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Getty acquires 16th-century painting by Jacopo Bassano
Jacopo Bassano, The Miracle of the Quails, 1554.

LOS ANGELES, CA.- The J. Paul Getty Museum has acquired a monumental 16th-century painting by Venetian artist Jacopo Bassano (Italian, c. 1510-1592). The Miracle of the Quails, executed in 1554, is among the artist’s largest and most ambitious works.

“The Miracle of the Quails is an exceptional example of Bassano’s distinctive artistic style and his juxtaposing of historical subjects with everyday people in a state of poverty. Although it is widely recognized as one of his most extraordinary artistic achievements, it has been rarely seen by scholars and never by the general public,” says Timothy Potts, Maria Hummer-Tuttle and Robert Tuttle Director of the J. Paul Getty Museum. “With its grand scale, this striking and daring painting will become a centerpiece of our 16th-century northern Italian paintings gallery, alongside works by Titian, Veronese, Savoldo, Lotto, and Dosso Dossi.”

The painting was commissioned in 1554 by the Venetian nobleman Domenico Priuli; payments are documented in Jacopo’s Libro de’ conti (Account book), where the picture is described as “l'istoria como vene le cotornice al populo d'Israel” (“the story of how the quails were sent to the people of Israel”). The subject is a rare depiction of the Old Testament episode of the Miracle of the Quails, mentioned in the books of Exodus and Numbers. A single line from the Old Testament’s text turns into a monumental (the painting is 92 inches long) and complex composition.

Guided by Moses and his brother Aaron, the Jews left behind a life of oppression, slavery, and deprivation in Egypt. But they are now stuck in the desert, angry with their leaders because of the lack of food. In the painting, high priests Aaron and Moses are portrayed on the left in close conversation, while the rest of the canvas is occupied by an animated and naturalistic depiction of the people of Israel who gather the birds that have miraculously fallen from the sky. The landscape in the background, evocative of the Prealps and the Monte Grappa that dominate Bassano (Jacopo’s hometown), is suggestively populated with the tents of the Israelite’s camp.

Jacopo’s range of colors is notable, with floral rose, pallid green, chocolate brown, and lustrous white, applied with a fluid pattern of improvised brushstrokes. The figures are rendered with elegant artifice, from the statuesque standing woman at the center of the composition to the sinuous Moses on the left, the almost abstract figure of Aaron in profile, and the delicate mother and child who dominate the right side of the canvas.

The painting was almost certainly conceived as a pendant of another masterpiece by Bassano, Lazarus and the Rich Man, today at the Cleveland Museum of Art. The Cleveland painting is very likely identifiable with a large painting commissioned by the same patron, Domenico Priuli, in 1551. The two paintings have in common the compositional ambition, the stark contrast of light and shade, and a palette characterized by earthy tones, animated by sudden sparks of brighter colors, applied with free brushstrokes. The pairing of two subjects from the Old and New Testament reinforces the idea that they were executed as pendants: just as the denial of sustenance on the part of a selfish man is the theme of the Cleveland picture, in The Miracle of the Quails it is God’s beneficent care of his chosen people.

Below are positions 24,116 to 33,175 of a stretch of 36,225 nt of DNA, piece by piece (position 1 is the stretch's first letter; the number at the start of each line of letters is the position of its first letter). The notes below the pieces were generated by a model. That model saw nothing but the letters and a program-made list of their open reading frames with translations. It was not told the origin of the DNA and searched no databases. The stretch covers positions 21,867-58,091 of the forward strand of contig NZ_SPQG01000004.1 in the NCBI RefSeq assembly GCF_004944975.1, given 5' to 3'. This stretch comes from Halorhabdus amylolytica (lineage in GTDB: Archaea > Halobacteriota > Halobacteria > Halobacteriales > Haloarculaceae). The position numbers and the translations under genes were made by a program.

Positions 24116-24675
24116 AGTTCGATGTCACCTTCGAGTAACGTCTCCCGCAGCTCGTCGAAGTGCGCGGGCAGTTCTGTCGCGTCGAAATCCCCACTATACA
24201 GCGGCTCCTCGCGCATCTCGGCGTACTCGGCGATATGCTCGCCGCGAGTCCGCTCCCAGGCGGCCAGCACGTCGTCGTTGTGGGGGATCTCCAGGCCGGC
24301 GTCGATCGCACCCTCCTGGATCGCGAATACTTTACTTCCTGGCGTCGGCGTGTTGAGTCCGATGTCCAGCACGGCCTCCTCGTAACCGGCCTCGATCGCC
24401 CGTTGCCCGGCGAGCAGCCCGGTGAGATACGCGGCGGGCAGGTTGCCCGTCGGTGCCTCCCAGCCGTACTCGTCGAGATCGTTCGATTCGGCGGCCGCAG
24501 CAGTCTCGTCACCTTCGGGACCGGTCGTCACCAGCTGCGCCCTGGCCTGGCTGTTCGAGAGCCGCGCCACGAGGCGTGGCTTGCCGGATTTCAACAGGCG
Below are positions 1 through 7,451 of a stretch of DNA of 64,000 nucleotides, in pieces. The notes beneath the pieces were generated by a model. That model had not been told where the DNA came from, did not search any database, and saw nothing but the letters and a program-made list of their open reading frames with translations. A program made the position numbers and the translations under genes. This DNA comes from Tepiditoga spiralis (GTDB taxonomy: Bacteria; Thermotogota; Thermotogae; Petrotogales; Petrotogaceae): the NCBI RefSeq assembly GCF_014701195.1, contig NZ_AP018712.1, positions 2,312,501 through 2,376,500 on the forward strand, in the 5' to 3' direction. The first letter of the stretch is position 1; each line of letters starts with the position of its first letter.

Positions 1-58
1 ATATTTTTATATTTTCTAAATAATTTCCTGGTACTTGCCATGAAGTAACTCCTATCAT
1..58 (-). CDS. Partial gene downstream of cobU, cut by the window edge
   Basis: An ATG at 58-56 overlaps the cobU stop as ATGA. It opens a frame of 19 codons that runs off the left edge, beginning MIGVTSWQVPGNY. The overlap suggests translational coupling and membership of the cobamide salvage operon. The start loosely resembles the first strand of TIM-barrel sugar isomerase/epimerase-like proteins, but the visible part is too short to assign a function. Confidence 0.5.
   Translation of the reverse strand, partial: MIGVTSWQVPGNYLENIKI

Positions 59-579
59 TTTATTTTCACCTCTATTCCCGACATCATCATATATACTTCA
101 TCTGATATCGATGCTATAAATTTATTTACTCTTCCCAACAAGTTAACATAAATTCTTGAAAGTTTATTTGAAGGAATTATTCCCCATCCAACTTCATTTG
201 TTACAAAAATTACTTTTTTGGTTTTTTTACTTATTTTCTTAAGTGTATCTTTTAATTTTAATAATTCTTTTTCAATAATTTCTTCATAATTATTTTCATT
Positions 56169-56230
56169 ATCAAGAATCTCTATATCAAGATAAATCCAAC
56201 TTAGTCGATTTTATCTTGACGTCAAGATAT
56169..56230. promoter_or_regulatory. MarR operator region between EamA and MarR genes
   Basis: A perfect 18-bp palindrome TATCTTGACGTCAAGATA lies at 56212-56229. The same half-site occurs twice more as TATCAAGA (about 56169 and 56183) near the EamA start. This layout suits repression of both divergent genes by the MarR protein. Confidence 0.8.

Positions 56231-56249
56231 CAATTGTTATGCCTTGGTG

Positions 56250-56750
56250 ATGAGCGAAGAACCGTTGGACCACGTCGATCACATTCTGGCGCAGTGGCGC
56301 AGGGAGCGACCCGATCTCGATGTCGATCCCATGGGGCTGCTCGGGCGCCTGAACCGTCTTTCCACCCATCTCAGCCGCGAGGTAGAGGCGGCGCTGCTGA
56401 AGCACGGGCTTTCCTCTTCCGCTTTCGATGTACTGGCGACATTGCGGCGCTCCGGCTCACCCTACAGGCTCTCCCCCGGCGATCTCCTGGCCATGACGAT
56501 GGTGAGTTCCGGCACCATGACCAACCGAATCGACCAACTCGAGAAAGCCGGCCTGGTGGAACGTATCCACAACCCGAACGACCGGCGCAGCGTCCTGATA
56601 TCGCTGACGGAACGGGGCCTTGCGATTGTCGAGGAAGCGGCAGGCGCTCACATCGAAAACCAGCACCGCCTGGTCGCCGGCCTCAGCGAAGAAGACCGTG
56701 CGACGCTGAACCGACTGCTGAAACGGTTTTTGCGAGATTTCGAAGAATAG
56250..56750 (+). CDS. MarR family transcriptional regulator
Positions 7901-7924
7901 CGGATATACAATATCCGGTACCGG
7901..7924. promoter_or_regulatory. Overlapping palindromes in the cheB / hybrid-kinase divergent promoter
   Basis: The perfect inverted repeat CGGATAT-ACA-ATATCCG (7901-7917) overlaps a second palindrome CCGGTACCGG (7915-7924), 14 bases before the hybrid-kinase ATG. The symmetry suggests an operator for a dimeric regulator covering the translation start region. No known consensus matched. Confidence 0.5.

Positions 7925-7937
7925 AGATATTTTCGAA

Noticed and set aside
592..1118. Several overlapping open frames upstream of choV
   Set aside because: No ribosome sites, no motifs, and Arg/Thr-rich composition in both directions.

Jacopo Bassano (c.1510-1592) is perhaps the least known of the great painters of 16th-century Venice —a circle that includes Giorgione, Titian, Tintoretto, Veronese, and Lorenzo Lotto. Increasingly, however, Bassano is being recognized as the creator of some of the most astonishing and original pictures of the 16th century – works that combine acute attention to naturalistic detail with elegantly choreographed figures.

“This painting perfectly embodies the genre to which Bassano owed his fame during his lifetime: the depiction of biblical themes with a pastoral character, where realistic details from everyday life are incorporated into compositions of great formal sophistication. Black shadows prevail and deeply resonant colors gleam from thick layers of pigment. Precisely drawn surface details have blurred into roughly applied swaths of loose brushstrokes. This almost abrupt but highly calculated simplicity lends the picture a mysterious and poetic aura,” says Davide Gasparotto, senior curator of paintings at the Getty Museum.

The Getty’s collection currently includes a powerful portrait by Bassano, one of the very few that he painted, and a beautiful drawing, Christ Driving the Money Changers out of the Temple, executed with his characteristic technique of black and colored chalks.

The Miracle of the Quails will feature prominently in the Getty Museum’s North Pavilion galleries in proximity to paintings by his Venetian contemporaries Titian, Veronese, Savoldo, and Lotto. The painting will be on view from early November in Gallery N205.

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